Much attention has been given to the ways militaries are changing focuses on the ground forces, which conduct peacekeeping, stability operations, and counterinsurgency. After all, NATO countries have more than 200,000 soldiers and marines deployed in Iraq and Afghanistan. These ground forces have learned the hard lessons of stability operations and are re-equipping with new uniforms, vehicles better suited for terrain and IED-defense, and more nimble surveillance and reconnaissance assets. For ground forces, change is necessary not only for success, but also survival.
Meanwhile, naval forces are attempting to change too. NATO, EU, and US-led naval coalitions around the world are providing port security, patrolling strategic lanes of communication, and combating piracy. These are very different missions from what their warships were designed for and they are proving to be ill-suited to reduce maritime insecurity brought by non-state actors. Pirates in the Gulf of Aden still seize ships, as evidenced by the Greek freighter hijacked over the weekend. Drug traffickers still transit cocaine from South America to North America and Europe. And smugglers still illegally move people from Africa to Europe. In contrast to ground forces, converting jets to helicopters or retiring destroyers for patrol craft is not feasible. The ships at sea today were designed with a 40-year life span in mind. While they are multi-purpose, non-state actors’ success illustrates the limits of naval power.
That said, multi-purpose ships are proving their worth on activities ashore to improve human security. In particular, amphibious ships are good platforms for providing humanitarian assistance. Their large deck space provides good staging areas for helicopters. Small boats designed for landing marines ashore are perfect for moving supplies into isolated areas where no adequate infrastructure exists. And their large medical bays, designed for treating battle casualties, can accommodate pediatricians, obstetricians, and family practice physicians to treat myriad illnesses.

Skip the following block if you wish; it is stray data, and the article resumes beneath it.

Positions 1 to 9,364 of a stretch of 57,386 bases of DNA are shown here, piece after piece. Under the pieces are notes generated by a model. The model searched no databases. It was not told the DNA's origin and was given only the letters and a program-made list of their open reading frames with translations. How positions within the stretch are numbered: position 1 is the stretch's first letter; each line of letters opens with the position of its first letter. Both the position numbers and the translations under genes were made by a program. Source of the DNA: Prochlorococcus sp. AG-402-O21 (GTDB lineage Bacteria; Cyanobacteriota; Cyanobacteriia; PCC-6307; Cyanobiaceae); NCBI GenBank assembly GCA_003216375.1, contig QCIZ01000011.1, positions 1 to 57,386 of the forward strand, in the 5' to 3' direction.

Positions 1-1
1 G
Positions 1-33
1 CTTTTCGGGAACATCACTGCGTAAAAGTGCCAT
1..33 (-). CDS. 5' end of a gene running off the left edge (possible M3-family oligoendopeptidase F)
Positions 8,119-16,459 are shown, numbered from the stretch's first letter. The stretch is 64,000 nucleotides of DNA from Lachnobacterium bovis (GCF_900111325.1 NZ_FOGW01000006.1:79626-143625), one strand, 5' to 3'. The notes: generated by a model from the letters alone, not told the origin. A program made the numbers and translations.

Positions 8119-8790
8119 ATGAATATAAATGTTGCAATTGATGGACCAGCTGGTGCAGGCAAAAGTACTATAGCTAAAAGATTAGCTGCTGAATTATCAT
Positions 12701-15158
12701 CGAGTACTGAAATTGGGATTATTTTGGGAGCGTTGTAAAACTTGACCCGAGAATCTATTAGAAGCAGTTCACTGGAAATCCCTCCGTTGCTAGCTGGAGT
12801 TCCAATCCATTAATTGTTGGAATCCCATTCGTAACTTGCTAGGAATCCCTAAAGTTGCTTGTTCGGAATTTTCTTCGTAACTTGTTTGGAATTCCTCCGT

That it’s not necessary to beat amphibs into hospital ships is being proven off the west coast of Africa today. The USS Nashville (LPD 13) has been serving as the “Africa Partnership Station.” The overall goal is to “help coastal nations in West and Central Africa achieve safety and security in the Gulf of Guinea.” With the motto, “one boat can make a difference,” Nashville is training with the militaries and coast guards of West Africa. The ship is providing humanitarian supplies but also supporting more traditional military missions. The international crew of Nashville offers courses in ocean data analysis, oil platform security, martial arts (semper fu?), non-lethal crowd control, and military decision-making.
Similar programs occur in the Western Hemisphere. USNS Comfort (T-AH 20) will depart on April 1st for a four-month deployment to Latin America and the Caribbean. Overseeing the operation is Rear Adm. Joseph D. Kernan, Naval Forces South/4th Fleet commander who said, “The team that has been assembled is diverse and brings together not only multiple U.S. armed forces and interagency representatives, but just as importantly, non-governmental organizations (NGOs) and partner nation representatives who bring a wealth of knowledge and resources to the team.” This is the fourth humanitarian and civic assistance mission to the region and follows Comfort’s 2007 deployment and the amphibious ships USS Boxer (LHD 4) and USS Kearsarge (LHD 3). In total, more than 169,000 patients have been treated and more than 1,500 surgeries completed during the three deployments.<
While these warships are not being used for war (a full complement of Marines is seldom embarked), operating these vessels in peacetime provides sailors critical experience in ship handling, maintenance, and operations. And it is well received by US Sailors and international participants. “This endeavor has been a very rewarding experience,” said Ensign Rene Juarez. “It is important to APS, I believe, in order to build long lasting relationships on personal and professional levels that will build a solid foundation for future cooperative agreements and partnerships.” For Juarez and others like him, maritime engagement is rewarding and a worthwhile break from conducting exercises.
Derek Reveron, an Atlantic Council contributing editor, is a professor of national security affairs at the U.S. Naval War College in Newport, RI. These views are his own. US Navy Photo by David Holmes.